By Gail Parsons, Fort Riley Public AffairsSeptember 21, 2018
FORT RILEY, Kan. -- In August, several national media outlets ran stories highlighting issues pertaining to lead-based paint in military housing. Though there have been no housing-related lead issues here, Fort Riley was named in the articles, prompting a discussion prior to the monthly Town hall Meeting on Sept. 12.
Fort Riley has lead-based paint in 443 structures on post, which accounts for 1,180, or about one-third, of the homes on post. The homes in question are those in Historic Main Post, Colyer Manor, Warren Peterson Heights and McClellan Place.
Col. Stephen Shrader, Fort Riley garrison commander, said the issue is not a surprise.
Structures built prior to 1978 generally have lead-based paint.
"That is when we banned it and since that time we have been mitigating, remediating and covering that lead based paint with non-lead-based paint," he said. "We know there is lead-based paint in there, we have always known there is lead-based paint in there … we have worked to mitigate, in accordance with all the federal regulations, those hazards as they relate to lead-based paint."
When people are signing into pre-1978 post housing they receive notification about the potential hazard. They are given information from the Environmental Protection Agency and sign an addendum stating they received it.
"As long as (the paint) is encapsulated, it is not a problem," Shrader said. "It's when you start seeing the chipping, the scraping, the dust, paint chips falling to the floor; kids pick it up and put it in their mouth, you don't want to be inhaling that or ingesting that."
Generally speaking, the existence of lead-based paint is not a problem. However, anyone who lives in one of the pre-1978 homes and notices the paint peeling should call their housing office and report it. They should also take measures to ensure their children do not eat it.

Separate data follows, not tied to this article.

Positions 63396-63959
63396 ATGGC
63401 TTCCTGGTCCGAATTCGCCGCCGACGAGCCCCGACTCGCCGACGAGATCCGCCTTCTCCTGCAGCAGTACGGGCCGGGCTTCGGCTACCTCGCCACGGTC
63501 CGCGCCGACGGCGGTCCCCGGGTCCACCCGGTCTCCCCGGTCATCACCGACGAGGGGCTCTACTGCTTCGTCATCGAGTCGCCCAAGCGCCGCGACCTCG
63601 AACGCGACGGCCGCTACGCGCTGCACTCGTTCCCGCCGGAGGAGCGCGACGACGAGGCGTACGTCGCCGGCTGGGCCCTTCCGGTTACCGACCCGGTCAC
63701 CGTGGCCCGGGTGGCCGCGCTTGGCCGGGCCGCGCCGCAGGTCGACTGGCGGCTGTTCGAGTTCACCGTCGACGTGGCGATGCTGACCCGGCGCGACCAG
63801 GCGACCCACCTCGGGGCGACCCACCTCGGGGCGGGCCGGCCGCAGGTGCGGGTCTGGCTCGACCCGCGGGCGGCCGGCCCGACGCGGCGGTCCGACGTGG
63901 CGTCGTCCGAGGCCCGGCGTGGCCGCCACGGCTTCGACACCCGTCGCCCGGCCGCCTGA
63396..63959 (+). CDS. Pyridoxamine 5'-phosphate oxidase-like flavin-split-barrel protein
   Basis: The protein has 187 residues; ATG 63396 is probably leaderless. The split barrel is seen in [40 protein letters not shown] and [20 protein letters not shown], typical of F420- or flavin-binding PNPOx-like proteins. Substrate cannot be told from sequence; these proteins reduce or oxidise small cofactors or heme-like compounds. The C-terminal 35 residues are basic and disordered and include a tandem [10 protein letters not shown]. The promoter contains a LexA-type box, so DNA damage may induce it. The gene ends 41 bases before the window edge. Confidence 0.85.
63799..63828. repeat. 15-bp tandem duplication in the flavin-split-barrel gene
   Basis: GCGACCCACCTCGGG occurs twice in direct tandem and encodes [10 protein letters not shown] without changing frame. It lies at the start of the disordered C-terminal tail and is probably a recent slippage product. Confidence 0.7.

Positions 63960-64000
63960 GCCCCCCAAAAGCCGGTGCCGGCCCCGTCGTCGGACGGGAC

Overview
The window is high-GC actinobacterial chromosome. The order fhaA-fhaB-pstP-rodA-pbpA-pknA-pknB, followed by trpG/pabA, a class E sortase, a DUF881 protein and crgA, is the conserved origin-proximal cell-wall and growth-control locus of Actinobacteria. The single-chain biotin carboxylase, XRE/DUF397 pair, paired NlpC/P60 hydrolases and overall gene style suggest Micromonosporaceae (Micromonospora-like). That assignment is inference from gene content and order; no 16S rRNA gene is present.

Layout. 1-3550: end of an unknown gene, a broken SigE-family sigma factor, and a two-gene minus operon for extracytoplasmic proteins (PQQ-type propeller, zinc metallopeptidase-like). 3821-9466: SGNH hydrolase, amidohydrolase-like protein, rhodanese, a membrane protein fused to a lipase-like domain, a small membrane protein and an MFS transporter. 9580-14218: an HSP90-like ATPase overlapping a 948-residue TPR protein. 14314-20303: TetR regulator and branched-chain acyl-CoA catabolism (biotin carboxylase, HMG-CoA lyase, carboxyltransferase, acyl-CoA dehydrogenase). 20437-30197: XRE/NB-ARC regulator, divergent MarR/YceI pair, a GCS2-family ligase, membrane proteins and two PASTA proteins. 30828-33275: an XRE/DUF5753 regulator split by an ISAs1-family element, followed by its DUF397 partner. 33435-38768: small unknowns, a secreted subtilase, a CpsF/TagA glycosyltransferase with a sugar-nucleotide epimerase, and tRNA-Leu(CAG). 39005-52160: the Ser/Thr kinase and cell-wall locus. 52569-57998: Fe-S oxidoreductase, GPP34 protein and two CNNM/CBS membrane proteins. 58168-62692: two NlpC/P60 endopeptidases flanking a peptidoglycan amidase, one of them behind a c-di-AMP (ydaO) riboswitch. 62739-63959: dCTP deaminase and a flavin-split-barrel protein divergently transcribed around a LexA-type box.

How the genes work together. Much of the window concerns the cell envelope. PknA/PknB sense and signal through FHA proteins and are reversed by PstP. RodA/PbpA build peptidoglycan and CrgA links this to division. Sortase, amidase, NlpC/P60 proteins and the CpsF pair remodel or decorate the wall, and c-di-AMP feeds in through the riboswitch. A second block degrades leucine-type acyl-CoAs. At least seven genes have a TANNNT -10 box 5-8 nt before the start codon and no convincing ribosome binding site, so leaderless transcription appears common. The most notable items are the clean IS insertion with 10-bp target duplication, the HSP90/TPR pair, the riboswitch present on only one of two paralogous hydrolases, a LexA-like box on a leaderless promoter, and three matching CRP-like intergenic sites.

Other sources of lead
Paint is not the only way children and adults are exposed to potentially high levels of lead. Water, hobbies, utensils, toys and cosmetics are but a few other potential sources.
"I myself am a huge firearms fan, an aficionado," Shrader said. "I reload my own ammo, so lead is something I have to concern myself with."
Jeff Williamson, director of the Directorate of Public Works, spoke about the safety of the drinking water. In past years there have been isolated cases of lead found in drinking water samples.
"Those positive results come from the faucets," Williamson said. "There is no lead that comes out of our water plant. What happens is that there is a residual effect of some lead in some of the faucets. What we do is we try to immediately take those out."
In addition to testing water sources, children are tested to ensure they have not ingested lead paint. Col. Donald Robinson, deputy commander for Health and Readiness at Irwin Army Community Hospital explained the testing process.
"We test children 12 to 24 months old for blood lead and children who are 72 months and have not been screened," he said.
Between April 2012 and August 2018 more than 3,400 blood lead level tests were administered at Fort Riley. In that time, 11 children tested above the levels the Center for Disease Control and Prevention recommends. Of those 11, four lived in Fort Riley housing and seven lived off post. Of the four living on post, only one lived in a pre-1978 home believed to have lead-based paint. Upon investigation it was determined lead had been brought into the house from an outside source, Robinson said.